Following its growth during the pandemic, video communications company Zoom, which made remote working possible for many, has now ordered staff back to the office for two days a week.

Those Within A Commutable Distance 

This move from Zoom, which many see as a trend among big companies to pull-back from their major commitments to flexible working, will require workers within a “commutable distance” (i.e. 50 miles / 80km) of the company’s offices to come to the office twice a week for designated team days.

Not Many In The UK 

It is not known exactly how many of Zoom’s 8,400 (mostly US-based) workers will be affected by the new policy from the Californian company. Few of those affected, however, are likely to be in the UK because only around 200 people work for Zoom’s newly opened London office.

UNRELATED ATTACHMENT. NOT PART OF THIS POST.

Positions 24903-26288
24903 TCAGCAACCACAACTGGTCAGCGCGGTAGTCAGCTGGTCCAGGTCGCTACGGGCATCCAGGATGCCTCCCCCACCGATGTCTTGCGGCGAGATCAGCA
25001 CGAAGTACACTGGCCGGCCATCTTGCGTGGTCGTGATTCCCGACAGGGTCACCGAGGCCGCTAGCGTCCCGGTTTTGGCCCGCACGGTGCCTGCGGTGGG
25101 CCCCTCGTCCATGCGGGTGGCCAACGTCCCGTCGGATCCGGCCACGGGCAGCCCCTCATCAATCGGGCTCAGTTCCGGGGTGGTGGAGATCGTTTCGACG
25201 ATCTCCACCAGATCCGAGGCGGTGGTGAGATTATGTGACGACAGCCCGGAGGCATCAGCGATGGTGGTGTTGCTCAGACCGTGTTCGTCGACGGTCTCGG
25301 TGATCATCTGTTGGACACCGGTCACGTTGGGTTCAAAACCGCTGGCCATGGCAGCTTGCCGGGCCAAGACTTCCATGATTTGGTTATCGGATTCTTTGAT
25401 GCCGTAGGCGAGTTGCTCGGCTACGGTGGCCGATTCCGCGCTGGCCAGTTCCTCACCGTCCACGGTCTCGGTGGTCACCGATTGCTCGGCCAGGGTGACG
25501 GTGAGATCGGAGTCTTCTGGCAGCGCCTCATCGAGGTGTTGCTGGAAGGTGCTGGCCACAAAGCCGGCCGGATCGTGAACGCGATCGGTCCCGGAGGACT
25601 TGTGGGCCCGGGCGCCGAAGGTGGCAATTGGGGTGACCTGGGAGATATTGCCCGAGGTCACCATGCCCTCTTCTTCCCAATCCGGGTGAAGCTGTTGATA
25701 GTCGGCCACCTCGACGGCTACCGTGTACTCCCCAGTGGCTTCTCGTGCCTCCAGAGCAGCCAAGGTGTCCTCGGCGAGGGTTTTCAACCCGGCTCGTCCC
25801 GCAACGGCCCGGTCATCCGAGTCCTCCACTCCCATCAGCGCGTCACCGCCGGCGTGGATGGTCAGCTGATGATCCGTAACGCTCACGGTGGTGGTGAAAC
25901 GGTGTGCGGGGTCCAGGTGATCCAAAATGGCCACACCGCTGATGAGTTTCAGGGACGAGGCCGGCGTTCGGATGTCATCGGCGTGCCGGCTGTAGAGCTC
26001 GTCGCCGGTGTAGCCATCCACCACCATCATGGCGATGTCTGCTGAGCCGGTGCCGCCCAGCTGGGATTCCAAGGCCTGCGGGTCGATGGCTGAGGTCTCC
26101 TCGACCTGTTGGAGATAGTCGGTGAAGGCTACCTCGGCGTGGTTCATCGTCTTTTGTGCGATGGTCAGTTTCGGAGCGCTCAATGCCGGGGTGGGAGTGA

The rollout of the change to work practices will take place through this month and September on a staggered timeline depending on which country staff are in.

Structured Hybrid Working 

The decision by the company is reported to follow its move towards a “structured hybrid approach” to work. This contrasts with Zoom saying, at one time, that all staff could work remotely indefinitely, but the move is not unexpected. For example, 29 per cent of US workers now operate within hybrid policies (Stanford).

Zoom is one of the last of a number of large corporations to order a return to the office to some extent, perhaps lagging because of its close association with the idea of working remotely (which its product enables), and it has faced tough competition in recent times.

Will Hire Regardless Of Location